Mekong Delta stays alert for severe drought

By Hoang Nam   January 4, 2020 | 01:45 am PT
Mekong Delta stays alert for severe drought
A farmer in a paddy field hit by drought in the Mekong Delta's province of Soc Trang, June 2019. Photo by VnExpress/Thanh Nguyen.
Vietnam's Mekong Delta is bracing severe drought and salinity in the coming months, and local authorities have been told to take every step possible to mitigate the damage.

For this dry season, which has already started in southern Vietnam and normally lasts until late April, drought conditions are likely to be more severe, resulting in more salinity in the delta, which spreads over 40,577 square kilometers (15,670 square miles).

The nation's most fertile region for long, the Mekong Delta has been called the Vietnam’s rice granary. It is also the nation’s aquaculture hub.

To cope with upcoming crises, the government wants all localities in the region to apply every method they can to make sure farmers and other locals have enough water for their crops and daily actitives, said Deputy Prime Minister Trinh Dinh Dung at a meeting Friday with officials of the Mekong Delta’s 13 localities, held in Ben Tre Province.

According the Ministry of Agriculture and Rural Development, the rainy season arrived late last year in the Mekong Delta and was shorter than usual, with the total rainfall of 1,240 mm, 8 percent lower than the average level of previous years.

Water levels in the Mekong River sections flowing through the delta has decreased rapidly since the dry season started in late November and is currently 2.33 meters lower than in previous years, as measured at the Kratie station in northeastern Cambodia, it said.

It is expected that the water level at this station will be 35 percent lower than previous years in the first two months of 2020 and the water amount in Tonle Sap Lake, the largest freshwater body in Southeast Asia, is now at 5.1 billion cubic meters, which is 15.7 billion cubic meters lower.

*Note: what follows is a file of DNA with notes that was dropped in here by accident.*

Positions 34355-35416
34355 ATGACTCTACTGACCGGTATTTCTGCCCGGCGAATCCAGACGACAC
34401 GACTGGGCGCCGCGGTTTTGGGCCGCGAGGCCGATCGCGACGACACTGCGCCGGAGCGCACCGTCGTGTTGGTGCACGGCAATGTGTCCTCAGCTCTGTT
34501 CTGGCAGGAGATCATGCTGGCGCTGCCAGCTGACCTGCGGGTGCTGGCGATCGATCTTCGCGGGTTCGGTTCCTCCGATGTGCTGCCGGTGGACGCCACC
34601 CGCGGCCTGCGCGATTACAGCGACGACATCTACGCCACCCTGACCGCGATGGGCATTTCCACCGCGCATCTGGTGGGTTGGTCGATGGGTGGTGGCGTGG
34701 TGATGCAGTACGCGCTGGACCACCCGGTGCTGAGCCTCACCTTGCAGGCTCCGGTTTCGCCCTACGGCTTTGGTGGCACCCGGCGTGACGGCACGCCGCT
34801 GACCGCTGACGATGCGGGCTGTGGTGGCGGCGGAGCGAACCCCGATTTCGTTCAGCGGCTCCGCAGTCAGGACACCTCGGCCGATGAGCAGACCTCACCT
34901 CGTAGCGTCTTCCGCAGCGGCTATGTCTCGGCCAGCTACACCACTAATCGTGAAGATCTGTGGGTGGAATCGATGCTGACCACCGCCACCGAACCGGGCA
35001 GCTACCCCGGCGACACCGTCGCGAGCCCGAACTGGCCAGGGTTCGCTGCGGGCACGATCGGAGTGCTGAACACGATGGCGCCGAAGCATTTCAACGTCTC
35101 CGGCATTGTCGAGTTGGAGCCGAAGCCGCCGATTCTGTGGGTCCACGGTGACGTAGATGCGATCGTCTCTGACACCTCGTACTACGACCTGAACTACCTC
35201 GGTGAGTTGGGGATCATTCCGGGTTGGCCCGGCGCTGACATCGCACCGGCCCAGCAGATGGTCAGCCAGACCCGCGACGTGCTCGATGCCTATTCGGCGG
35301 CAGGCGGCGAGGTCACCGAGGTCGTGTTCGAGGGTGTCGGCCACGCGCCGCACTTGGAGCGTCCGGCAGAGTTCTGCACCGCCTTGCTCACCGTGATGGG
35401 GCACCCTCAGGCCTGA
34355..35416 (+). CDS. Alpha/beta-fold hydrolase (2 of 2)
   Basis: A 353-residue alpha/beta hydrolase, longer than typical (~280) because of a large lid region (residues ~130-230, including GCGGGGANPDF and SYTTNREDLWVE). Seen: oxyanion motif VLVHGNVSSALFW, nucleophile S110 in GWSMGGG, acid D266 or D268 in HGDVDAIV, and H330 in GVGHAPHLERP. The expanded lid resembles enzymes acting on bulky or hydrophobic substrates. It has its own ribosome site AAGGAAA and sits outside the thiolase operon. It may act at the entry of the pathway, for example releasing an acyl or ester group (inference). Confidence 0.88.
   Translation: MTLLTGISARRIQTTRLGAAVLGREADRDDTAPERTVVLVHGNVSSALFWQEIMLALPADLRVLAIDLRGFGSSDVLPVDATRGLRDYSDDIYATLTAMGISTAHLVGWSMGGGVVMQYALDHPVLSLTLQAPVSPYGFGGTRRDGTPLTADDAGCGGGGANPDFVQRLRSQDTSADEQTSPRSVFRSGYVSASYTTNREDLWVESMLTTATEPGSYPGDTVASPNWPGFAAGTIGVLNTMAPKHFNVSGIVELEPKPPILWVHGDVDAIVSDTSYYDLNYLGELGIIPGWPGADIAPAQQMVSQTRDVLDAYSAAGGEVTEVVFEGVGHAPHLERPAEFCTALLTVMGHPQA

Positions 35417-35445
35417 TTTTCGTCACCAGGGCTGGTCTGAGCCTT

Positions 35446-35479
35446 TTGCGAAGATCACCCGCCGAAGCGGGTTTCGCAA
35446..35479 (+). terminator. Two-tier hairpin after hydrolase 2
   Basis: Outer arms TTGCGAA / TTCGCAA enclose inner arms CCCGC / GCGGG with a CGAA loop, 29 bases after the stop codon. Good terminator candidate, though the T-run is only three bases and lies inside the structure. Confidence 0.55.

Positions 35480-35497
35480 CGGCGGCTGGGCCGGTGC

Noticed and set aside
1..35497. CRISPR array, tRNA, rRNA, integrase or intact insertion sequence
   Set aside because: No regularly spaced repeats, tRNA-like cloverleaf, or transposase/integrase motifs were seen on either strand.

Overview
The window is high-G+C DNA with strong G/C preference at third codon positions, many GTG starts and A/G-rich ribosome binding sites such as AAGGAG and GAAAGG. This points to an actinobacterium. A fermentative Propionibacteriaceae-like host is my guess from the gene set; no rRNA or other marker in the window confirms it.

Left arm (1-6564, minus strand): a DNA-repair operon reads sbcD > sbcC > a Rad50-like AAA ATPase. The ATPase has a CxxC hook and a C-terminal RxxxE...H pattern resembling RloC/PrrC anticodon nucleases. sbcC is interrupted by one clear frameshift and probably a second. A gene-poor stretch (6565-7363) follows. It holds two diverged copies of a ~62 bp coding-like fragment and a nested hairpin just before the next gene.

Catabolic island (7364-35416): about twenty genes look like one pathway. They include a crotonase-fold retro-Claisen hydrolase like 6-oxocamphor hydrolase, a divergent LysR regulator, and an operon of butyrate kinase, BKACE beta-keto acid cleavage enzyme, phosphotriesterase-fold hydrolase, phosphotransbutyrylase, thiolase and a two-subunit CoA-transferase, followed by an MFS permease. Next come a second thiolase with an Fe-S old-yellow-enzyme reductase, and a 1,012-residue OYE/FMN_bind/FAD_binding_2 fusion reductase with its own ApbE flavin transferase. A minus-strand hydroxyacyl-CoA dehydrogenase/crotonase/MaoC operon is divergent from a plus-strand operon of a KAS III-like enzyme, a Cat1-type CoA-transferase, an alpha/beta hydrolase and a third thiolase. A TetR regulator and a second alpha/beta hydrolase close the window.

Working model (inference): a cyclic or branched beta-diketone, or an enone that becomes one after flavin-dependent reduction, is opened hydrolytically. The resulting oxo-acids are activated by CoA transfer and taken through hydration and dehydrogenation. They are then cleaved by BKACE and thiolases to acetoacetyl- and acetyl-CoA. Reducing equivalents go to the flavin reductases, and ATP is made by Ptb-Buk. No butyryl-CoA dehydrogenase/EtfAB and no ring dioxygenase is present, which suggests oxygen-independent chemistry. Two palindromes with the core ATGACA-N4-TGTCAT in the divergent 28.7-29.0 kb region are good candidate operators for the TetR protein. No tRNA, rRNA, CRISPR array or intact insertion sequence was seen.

Worse than the worst

Saline intrusion has already happened at sea gates in the delta since the middle of last month, which is much earlier than normal, the agriculture ministry said.

It said that seawater could intrude 35-110 km inland, even more than in 2016, when the region was hit by the worst drought and salinity ever.

Drought and salinity could hit 10 of the 13 delta localities, with the three exceptions being Dong Thap, Can Tho and An Giang.

The entire region has more than 1.5 million hectares (3.7 million acres) of rice fields where farmers have already started planting for a new crop, and 330,000 hectares could be affected by the adverse conditions.

The ensuing water shortage could also hit 130,000 hectares of orchards, 40 percent of the total area, affecting 150,000 households.

With funds allocated by the state along with financial aid from local companies and international organizations, more than 20,000 tanks to store fresh water have been provided for the region, apart from projects to install 1,600 km of water supply pipes and build dozens of wells.

The ministry has requested local authorities to build plans to send water tank trucks to remote areas with little access to fresh water, supply pipes as needed, apart from investing in more tanks, storage bags capable of holding 30 cubic meters of freshwater and saltwater filters made by local companies.

For the long term, the ministry has suggested that the central government continues to set aside funds for digging fresh water lakes and building embankments to prevent salt water intrusion, as also devices to automatically monitor salinity levels at sea gates throughout the region.

It also mentioned the need for large-scale solutions to help locals switch to growing crops more appropriate with current conditions.

The government should also raise its voice and ask operators of hydropower dams upstream the Mekong River to release water to downstream sections, the ministry said.

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